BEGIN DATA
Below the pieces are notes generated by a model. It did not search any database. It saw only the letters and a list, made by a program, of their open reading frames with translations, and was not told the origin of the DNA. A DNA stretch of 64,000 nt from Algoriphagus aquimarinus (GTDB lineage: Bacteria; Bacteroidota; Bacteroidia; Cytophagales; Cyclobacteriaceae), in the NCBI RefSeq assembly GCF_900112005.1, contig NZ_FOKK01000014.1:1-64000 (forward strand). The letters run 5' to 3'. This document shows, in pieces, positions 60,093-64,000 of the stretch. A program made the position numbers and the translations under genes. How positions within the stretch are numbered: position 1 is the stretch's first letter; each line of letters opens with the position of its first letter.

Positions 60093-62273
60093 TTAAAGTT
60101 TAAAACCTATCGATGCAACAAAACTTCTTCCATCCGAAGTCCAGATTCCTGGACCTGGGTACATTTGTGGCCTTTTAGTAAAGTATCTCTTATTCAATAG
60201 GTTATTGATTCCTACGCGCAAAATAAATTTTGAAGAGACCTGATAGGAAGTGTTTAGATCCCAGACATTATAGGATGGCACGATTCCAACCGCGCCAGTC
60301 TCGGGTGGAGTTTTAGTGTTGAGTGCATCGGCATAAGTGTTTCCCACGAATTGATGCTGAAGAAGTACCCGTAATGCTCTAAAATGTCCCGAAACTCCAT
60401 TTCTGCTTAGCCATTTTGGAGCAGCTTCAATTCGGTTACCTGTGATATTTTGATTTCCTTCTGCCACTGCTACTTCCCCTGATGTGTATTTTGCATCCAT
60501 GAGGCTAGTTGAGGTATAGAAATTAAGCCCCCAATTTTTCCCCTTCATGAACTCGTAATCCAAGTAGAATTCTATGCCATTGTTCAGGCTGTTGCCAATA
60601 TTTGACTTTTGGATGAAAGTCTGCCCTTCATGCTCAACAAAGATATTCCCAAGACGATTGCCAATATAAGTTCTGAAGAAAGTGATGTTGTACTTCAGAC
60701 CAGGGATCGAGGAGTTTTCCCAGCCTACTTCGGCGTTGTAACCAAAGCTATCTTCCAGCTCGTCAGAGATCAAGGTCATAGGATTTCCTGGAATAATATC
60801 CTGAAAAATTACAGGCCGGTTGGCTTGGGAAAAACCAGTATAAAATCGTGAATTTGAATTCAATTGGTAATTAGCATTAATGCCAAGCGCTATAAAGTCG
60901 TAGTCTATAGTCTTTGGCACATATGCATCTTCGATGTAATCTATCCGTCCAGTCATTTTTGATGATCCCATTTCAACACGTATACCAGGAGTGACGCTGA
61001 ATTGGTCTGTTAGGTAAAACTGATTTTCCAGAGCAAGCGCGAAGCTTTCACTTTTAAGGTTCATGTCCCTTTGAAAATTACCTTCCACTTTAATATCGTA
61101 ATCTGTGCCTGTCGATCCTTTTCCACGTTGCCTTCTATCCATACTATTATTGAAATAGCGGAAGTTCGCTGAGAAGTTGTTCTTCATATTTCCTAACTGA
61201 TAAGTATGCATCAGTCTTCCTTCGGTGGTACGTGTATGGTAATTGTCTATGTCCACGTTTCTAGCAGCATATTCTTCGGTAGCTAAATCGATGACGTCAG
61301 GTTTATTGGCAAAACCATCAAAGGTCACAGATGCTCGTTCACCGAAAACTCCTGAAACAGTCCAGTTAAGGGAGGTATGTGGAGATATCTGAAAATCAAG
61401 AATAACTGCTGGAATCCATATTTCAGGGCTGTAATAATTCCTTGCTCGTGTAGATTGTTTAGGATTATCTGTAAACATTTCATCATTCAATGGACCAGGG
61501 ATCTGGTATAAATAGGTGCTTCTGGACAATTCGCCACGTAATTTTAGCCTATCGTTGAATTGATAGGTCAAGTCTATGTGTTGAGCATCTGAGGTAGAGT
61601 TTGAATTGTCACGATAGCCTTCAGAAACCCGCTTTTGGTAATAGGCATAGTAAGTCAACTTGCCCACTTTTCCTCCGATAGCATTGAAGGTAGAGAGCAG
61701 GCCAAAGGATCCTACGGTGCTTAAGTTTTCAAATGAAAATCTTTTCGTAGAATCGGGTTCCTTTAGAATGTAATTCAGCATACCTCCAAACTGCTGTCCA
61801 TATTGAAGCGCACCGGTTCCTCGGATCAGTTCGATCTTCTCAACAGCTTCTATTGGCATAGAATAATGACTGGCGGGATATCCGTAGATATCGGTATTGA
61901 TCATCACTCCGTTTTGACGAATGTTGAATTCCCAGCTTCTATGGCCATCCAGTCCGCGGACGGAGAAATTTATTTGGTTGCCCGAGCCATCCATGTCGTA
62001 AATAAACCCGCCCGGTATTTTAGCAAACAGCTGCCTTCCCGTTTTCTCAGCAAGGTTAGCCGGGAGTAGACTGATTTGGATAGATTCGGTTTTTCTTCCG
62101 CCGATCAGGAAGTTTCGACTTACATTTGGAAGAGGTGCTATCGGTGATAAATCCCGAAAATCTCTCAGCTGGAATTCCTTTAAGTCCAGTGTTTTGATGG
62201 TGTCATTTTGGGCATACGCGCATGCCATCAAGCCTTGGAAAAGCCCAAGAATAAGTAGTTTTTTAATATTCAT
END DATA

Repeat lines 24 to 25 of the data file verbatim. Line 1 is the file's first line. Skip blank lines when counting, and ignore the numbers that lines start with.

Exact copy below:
62101 CCGATCAGGAAGTTTCGACTTACATTTGGAAGAGGTGCTATCGGTGATAAATCCCGAAAATCTCTCAGCTGGAATTCCTTTAAGTCCAGTGTTTTGATGG
62201 TGTCATTTTGGGCATACGCGCATGCCATCAAGCCTTGGAAAAGCCCAAGAATAAGTAGTTTTTTAATATTCAT